Saturday, January 14, 2017

Railways Old and Older

It is a great history story, and as is true with most good stories, is more apocryphal than perhaps we want to investigate.  Since facts should never be allowed to interfere with a good story, here it is, warts and all.

There is an old truism that you should never invent something twice, and railways are a good example of this.  The vast majority of the railways in the United States, Western Europe, and South America use the same railway gauge, Standard Gauge.  (If you get there first, you get to set the standard.)  The gauge refers to the distance between the two rails, and for Standard Gauge, this is 4’ 8 1/2” wide.  This is not nearly as arbitrary as you might think.

Note.  For some reason, it is damn near impossible for me to type the word ‘gauge’.  My brain insists on typing ‘guage’.  I don’t mean once, but every damn time.  Somewhere in the far recesses of my brain, back where I keep such manly knowledge as how to tighten bolts without reciting idiotic rhymes and I store cool facts about tanks, there is a little voice saying “U Before A except after G…”  This kind of advanced brain rot is obviously the fault of the Russians.

Almost two millennia ago, the Romans used a lot of bronze.  While it was nominally the Iron Age, bronze was still tough, easy to work, and far easier to produce.  Bronze is made up of copper and tin—both of which are individually too soft to be useful for making tools.  Rome had lots of copper, but tin was relatively rare, forcing Rome to send her armies far afield to look for sources of tin.  This quest eventually led the Romans to British Cornwall in the third century AD.

Rome ran those mines for several centuries—long enough that the Roman carts wore grooves in the rock floors of the tin mines.  The methodical Romans had already established a standard wheel base for carts and wagons.  In Roman towns, the streets had a set width, with stepping stones at intersections.  The spaces between the stepping stones were carefully maintained so that carts, with a standardized wheel base, could pass between the stones.  The carts used were four wheeled, pulled by two horses walking abreast. 

By the 18th century, the Romans were long gone from Cornwall.  (See last week’s blog for an alternative ending.)  The deep grooves in the mine floor left by Roman wagons remained, and the miners had learned to build ore carts that used the grooves as tracks.  By the first decade of the 19th century, some of those carts were pulled by steam engines.  More efficient tracks were needed, so the grooves in the floors were replaced, first by wooden rails, and then by iron and steel rails.  And of course they were still using the wheel base first established by the Romans: 4’ 8 1/2”, or standard gauge.  Over half the railroad racks on the planet use this same standard.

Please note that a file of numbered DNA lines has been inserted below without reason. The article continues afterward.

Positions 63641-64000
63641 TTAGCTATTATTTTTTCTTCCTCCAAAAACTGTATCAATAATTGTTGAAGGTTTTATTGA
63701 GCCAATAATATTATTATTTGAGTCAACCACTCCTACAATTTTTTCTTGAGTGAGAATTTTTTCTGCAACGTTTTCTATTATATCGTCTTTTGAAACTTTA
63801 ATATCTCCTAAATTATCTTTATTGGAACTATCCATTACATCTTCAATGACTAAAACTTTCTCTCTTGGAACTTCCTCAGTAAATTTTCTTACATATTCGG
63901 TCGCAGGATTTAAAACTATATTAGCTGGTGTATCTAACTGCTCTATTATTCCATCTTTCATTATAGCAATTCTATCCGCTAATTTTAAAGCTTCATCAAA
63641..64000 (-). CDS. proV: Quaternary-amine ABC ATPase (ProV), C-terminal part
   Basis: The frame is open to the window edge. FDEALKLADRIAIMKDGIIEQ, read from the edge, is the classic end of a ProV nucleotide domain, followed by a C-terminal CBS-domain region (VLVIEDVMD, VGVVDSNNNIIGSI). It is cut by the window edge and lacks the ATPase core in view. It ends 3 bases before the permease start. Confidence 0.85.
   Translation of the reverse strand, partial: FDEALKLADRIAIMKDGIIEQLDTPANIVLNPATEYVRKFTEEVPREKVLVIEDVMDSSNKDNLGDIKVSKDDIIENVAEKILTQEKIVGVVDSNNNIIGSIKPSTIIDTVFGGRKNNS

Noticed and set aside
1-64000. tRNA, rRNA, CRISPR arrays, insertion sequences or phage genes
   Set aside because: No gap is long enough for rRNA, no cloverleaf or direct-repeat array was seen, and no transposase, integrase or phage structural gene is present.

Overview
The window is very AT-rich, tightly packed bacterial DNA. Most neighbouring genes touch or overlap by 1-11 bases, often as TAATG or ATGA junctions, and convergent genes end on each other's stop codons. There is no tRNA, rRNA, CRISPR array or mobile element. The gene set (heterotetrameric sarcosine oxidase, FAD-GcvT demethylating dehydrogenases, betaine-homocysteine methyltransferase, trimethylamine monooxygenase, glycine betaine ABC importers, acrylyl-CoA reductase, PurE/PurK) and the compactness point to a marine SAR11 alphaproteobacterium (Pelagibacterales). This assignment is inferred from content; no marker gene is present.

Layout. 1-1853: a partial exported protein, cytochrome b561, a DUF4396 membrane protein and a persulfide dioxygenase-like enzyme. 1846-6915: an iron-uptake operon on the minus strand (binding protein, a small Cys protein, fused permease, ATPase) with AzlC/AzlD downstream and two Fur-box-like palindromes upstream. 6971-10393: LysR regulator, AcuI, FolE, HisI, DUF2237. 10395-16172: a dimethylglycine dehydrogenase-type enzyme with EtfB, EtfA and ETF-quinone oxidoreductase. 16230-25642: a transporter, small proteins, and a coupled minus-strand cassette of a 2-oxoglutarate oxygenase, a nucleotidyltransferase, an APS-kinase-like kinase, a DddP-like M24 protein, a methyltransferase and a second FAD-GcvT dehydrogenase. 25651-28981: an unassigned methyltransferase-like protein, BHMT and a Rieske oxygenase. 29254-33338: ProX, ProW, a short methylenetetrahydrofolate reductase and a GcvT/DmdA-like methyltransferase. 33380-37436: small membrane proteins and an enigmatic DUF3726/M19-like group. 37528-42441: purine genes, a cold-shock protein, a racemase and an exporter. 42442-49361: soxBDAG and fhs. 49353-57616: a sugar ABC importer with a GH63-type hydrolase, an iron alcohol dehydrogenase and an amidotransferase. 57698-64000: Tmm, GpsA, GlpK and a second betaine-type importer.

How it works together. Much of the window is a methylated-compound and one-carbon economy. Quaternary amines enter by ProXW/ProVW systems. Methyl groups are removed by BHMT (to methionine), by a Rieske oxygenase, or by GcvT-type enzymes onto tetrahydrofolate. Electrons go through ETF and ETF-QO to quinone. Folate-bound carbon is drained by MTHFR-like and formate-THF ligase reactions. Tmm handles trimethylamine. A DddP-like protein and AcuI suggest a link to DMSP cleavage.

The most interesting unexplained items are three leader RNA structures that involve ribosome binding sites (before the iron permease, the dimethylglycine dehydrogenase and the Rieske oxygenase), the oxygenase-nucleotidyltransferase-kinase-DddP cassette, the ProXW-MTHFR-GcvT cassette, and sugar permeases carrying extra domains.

This means that half the railroads in the world, their bridges, their tunnels, and all the rolling stock that travels on them, were designed based on the width of two Roman horses’ asses.   I could stretch this story out by telling you how the Space Shuttle was designed around the maximum size of the solid rocket boosters whose size, in turn, was dictated by a railroad tunnel outside the Morton Thiokol plant in Colorado—all of which were determined by those same two horses’ asses…but this story is already stretched a little thin.

There are, of course, other gauges in use.  The wider the gauge, the more distance it takes for a train to make tight turns, so in the mountains, narrower gauges are used.  One of these, called Three Foot Gauge, is widely used at mines located in high mountains and all amusement parks.  Disney probably owns more narrow gauge track and rolling stock than any mining operation on the planet.  There is even an obscure railway gauge halfway between Standard and Narrow Gauge that is called Bastard Gauge.  (That sounds like something you use to measure Congressmen.)

Russia uses a wider gauge, Broad Gauge, supposedly on the orders of Joseph Stalin.  The Russian leader thought that if his country used the same railroad gauge as Germany, it would make it easy for Hitler to invade.  When Germany invaded, they simply moved one of the rails a few inches as they advanced.  When the Germans retreated towards the end of the war, they were far more efficient.  They used a specially designed car equipped with a road wrecking plow, a Schwellenpflug, to destroy the railway as they made their way west.

Once he had won the war, Hitler planned on linking the major European capitals together with a new railroad gauge he called Breitspurbahn, which would have been an impressive 9’ 10 1/8” wide.  And it would have taken half of Siberia to turn this monster around.  No track was ever laid.  Nor has anyone ever explained how, once you got a giant ten foot wide train moving, how you could ever hope to stop it.